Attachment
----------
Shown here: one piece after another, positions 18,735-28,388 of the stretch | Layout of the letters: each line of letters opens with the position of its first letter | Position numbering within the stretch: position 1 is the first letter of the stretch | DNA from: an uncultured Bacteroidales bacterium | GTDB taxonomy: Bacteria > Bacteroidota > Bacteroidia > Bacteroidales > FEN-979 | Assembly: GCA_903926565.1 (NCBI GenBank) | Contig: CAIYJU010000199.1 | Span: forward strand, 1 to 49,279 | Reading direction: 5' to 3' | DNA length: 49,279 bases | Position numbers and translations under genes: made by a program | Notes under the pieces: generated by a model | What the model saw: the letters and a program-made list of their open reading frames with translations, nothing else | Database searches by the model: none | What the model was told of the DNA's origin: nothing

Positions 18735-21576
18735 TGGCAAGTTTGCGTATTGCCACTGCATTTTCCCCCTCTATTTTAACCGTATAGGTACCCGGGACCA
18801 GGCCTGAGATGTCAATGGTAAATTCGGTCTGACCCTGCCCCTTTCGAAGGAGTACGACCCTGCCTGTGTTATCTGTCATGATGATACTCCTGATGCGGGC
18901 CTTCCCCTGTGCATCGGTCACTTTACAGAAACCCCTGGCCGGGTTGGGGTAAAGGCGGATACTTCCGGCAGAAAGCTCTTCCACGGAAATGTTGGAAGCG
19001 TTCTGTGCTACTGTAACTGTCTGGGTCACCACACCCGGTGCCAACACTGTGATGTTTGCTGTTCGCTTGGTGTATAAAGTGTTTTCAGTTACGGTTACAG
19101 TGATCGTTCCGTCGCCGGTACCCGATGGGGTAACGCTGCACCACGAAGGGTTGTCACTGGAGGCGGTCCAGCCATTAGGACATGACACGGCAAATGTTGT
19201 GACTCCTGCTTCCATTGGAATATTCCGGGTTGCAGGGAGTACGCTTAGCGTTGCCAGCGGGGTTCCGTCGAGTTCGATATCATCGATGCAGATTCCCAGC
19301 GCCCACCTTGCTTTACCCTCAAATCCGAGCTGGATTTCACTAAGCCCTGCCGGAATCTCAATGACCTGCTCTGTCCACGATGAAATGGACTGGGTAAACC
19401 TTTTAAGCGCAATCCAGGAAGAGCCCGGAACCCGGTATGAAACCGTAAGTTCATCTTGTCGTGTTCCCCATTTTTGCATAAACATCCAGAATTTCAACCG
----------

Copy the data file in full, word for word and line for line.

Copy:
Shown here: one piece after another, positions 18,735-28,388 of the stretch | Layout of the letters: each line of letters opens with the position of its first letter | Position numbering within the stretch: position 1 is the first letter of the stretch | DNA from: an uncultured Bacteroidales bacterium | GTDB taxonomy: Bacteria > Bacteroidota > Bacteroidia > Bacteroidales > FEN-979 | Assembly: GCA_903926565.1 (NCBI GenBank) | Contig: CAIYJU010000199.1 | Span: forward strand, 1 to 49,279 | Reading direction: 5' to 3' | DNA length: 49,279 bases | Position numbers and translations under genes: made by a program | Notes under the pieces: generated by a model | What the model saw: the letters and a program-made list of their open reading frames with translations, nothing else | Database searches by the model: none | What the model was told of the DNA's origin: nothing

Positions 18735-21576
18735 TGGCAAGTTTGCGTATTGCCACTGCATTTTCCCCCTCTATTTTAACCGTATAGGTACCCGGGACCA
18801 GGCCTGAGATGTCAATGGTAAATTCGGTCTGACCCTGCCCCTTTCGAAGGAGTACGACCCTGCCTGTGTTATCTGTCATGATGATACTCCTGATGCGGGC
18901 CTTCCCCTGTGCATCGGTCACTTTACAGAAACCCCTGGCCGGGTTGGGGTAAAGGCGGATACTTCCGGCAGAAAGCTCTTCCACGGAAATGTTGGAAGCG
19001 TTCTGTGCTACTGTAACTGTCTGGGTCACCACACCCGGTGCCAACACTGTGATGTTTGCTGTTCGCTTGGTGTATAAAGTGTTTTCAGTTACGGTTACAG
19101 TGATCGTTCCGTCGCCGGTACCCGATGGGGTAACGCTGCACCACGAAGGGTTGTCACTGGAGGCGGTCCAGCCATTAGGACATGACACGGCAAATGTTGT
19201 GACTCCTGCTTCCATTGGAATATTCCGGGTTGCAGGGAGTACGCTTAGCGTTGCCAGCGGGGTTCCGTCGAGTTCGATATCATCGATGCAGATTCCCAGC
19301 GCCCACCTTGCTTTACCCTCAAATCCGAGCTGGATTTCACTAAGCCCTGCCGGAATCTCAATGACCTGCTCTGTCCACGATGAAATGGACTGGGTAAACC
19401 TTTTAAGCGCAATCCAGGAAGAGCCCGGAACCCGGTATGAAACCGTAAGTTCATCTTGTCGTGTTCCCCATTTTTGCATAAACATCCAGAATTTCAACCG